The Twenty National Book Award Finalists Revealed
New York, NY (October 10, 2012) – The twenty Finalists for the 2012 National Book Awards were announced this morning on MSNBC’s “Morning Joe,” hosted by Joe Scarborough, Mika Brzezinski, and Willie Geist. David Steinberger, Chairman of the National Book Foundation’s Board of Directors and President and CEO of Perseus Books Group, appeared as a guest on the show. This was the first time that the National Book Award Finalists were announced on television.
The twenty Finalists include five debut works, two memoirs, and a short-story collection. Among the Finalists are five Pulitzer Prize winners, two recipients of MacArthur ”Genius” grants, one previous National Book Award Winner, three previous National Book Award Finalists, and a recipient of the National Book Foundation’s Literarian Award, one of the Foundation’s two lifetime achievement awards. In addition, six of the twenty books were published by small, independent, or university presses.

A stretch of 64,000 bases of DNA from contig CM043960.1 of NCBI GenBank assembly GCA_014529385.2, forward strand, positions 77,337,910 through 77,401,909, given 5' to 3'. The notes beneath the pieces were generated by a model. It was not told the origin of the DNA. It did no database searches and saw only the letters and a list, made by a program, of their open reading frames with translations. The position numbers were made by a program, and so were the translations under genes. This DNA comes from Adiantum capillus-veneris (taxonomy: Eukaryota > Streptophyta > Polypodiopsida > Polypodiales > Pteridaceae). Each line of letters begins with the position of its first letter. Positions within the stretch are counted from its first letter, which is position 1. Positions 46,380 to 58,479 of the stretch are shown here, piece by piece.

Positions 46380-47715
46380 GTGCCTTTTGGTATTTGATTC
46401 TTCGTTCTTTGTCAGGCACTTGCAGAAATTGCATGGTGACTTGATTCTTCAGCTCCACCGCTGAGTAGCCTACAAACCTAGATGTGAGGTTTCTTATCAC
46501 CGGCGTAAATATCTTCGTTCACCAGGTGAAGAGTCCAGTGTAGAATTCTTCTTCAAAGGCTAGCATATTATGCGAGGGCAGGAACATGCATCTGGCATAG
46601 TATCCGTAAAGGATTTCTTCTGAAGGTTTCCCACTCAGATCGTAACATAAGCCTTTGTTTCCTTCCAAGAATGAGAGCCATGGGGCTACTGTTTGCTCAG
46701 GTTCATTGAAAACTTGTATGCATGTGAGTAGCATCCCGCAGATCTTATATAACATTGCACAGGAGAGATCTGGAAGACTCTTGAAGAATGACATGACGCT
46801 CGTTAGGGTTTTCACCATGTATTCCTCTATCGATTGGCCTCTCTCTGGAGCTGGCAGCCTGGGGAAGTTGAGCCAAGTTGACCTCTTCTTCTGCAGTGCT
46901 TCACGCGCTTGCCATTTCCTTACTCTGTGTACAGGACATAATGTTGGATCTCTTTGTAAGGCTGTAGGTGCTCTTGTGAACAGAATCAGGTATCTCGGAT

This year’s Fiction list includes Pulitzer Prize winner and MacArthur “Genius” grant recipient Junot Díaz, who also served as a National Book Award Fiction Judge in 2009; two-time National Book Award Finalist, for Fiction in 1999 and for Young People’s Literature in 2001, Louise Erdrich; recipient of the National Book Foundation’s 2009 Literarian Award, Dave Eggers; Texas-based author of a previous short-story collection, Ben Fountain; and debut novelist Kevin Powers.
The Nonfiction list includes Pulitzer Prize-winning journalist Katherine Boo; National Book Award Finalist and Pulitzer Prize winner Anne Applebaum; National Book Award Winner (2003) and two-time Finalist (1975 and 1983) Robert Caro; debut memoirist Domingo Martinez; and foreign correspondent for The New York Times Anthony Shadid, who died in February.